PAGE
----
The Argo project, which has deployed a network of more than 3’600 robots covering all of the world’s oceans, has returned it’s 1’000’000th measurement.
The yellow underwater robots with their characteristic cylindrical body topped by an antenna have now been successfully used for more than 10 years for precise, long-term measurements of ocean temperatures and salt content. The robots stay submerged for up to 10 days at a time, drifting with ocean currents at a specified depth, or rising and falling in pre-defined paths down to depths of 2000 meters. Upon surfacing, they send their recorded data and current position home via satellite link. The recorded data are then made freely available online in near real-time.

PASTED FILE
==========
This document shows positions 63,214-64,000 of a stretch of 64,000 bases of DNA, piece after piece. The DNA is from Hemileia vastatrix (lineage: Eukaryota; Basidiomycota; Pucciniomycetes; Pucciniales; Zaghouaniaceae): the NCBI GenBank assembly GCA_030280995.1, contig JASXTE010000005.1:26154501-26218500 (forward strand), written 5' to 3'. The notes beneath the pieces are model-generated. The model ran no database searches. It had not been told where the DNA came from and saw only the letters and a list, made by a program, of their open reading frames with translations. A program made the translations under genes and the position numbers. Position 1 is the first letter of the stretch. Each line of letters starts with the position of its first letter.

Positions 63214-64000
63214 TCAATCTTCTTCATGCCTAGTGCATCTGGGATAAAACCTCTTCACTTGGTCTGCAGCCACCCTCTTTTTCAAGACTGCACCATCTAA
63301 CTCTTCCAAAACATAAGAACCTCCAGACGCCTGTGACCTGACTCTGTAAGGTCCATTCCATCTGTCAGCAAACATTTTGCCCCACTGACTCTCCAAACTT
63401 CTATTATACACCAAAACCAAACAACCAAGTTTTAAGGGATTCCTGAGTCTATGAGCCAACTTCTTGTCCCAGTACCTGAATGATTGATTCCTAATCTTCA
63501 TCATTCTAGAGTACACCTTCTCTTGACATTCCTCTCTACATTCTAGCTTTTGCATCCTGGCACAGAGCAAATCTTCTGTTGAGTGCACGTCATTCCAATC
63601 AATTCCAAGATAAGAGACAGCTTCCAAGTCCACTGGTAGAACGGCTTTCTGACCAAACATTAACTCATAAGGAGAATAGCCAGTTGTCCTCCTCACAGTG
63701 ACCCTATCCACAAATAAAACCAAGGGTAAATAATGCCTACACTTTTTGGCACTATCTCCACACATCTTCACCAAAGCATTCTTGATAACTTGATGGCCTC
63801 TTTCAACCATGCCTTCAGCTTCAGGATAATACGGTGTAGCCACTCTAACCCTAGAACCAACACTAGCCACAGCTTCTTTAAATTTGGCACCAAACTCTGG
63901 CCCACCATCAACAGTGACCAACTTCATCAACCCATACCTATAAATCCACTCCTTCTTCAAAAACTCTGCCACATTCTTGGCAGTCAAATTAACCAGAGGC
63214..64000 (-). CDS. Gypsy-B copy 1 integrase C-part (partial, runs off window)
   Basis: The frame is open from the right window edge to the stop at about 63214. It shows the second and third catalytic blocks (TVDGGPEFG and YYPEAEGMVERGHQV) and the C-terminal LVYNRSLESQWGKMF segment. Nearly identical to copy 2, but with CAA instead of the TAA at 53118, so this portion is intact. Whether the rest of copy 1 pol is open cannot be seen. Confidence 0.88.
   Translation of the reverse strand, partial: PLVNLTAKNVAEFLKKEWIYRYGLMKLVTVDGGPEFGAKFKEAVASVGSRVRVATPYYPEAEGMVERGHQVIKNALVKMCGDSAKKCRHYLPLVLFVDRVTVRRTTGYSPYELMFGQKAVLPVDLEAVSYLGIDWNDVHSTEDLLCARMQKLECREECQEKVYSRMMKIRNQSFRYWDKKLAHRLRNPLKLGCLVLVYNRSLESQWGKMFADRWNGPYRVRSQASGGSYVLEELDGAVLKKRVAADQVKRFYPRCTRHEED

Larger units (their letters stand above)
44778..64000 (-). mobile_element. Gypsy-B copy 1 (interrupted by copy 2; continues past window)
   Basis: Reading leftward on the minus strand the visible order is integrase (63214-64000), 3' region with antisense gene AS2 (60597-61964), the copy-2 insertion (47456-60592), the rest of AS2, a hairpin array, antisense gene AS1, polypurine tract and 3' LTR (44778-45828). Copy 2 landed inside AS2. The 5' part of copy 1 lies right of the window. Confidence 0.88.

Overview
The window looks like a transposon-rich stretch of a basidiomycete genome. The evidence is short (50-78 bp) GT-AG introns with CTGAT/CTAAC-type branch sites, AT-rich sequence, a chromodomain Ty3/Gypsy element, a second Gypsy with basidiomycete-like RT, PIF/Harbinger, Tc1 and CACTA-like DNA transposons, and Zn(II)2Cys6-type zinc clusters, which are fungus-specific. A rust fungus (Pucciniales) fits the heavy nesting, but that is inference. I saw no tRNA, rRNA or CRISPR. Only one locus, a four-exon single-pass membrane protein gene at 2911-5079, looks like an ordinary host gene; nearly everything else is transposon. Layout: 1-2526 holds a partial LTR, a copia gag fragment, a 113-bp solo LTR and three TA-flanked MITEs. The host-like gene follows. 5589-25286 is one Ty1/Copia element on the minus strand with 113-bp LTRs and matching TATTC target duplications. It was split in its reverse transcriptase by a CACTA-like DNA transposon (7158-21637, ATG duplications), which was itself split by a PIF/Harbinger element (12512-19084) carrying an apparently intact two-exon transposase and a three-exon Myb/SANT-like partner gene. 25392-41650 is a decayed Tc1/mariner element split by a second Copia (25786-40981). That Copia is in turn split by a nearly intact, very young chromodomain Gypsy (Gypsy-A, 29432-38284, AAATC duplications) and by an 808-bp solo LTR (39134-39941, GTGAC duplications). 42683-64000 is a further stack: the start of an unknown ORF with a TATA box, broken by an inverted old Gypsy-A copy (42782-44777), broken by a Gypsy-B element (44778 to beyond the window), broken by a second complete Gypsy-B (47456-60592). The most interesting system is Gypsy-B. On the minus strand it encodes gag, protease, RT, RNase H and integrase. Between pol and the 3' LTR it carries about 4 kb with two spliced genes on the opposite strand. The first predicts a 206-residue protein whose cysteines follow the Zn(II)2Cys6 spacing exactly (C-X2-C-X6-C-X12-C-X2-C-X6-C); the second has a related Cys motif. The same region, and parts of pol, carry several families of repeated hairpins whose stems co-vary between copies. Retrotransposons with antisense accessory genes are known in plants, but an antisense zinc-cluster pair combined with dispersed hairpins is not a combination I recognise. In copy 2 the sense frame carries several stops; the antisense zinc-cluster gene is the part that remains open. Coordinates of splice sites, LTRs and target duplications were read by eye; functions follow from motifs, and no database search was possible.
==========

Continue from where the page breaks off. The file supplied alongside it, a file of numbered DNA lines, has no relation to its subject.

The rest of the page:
The gigantic network of robot sensors has resulted in a wealth of data, with more than 100 scientific papers published a year. However, it seems scientists on the project agree that Argo’s 10 year data set is not yet long enough to draw reliable conclusions for global change signals such as a global rise in ocean temperatures.
Here are some photos that explain the process:
Photos: Argo project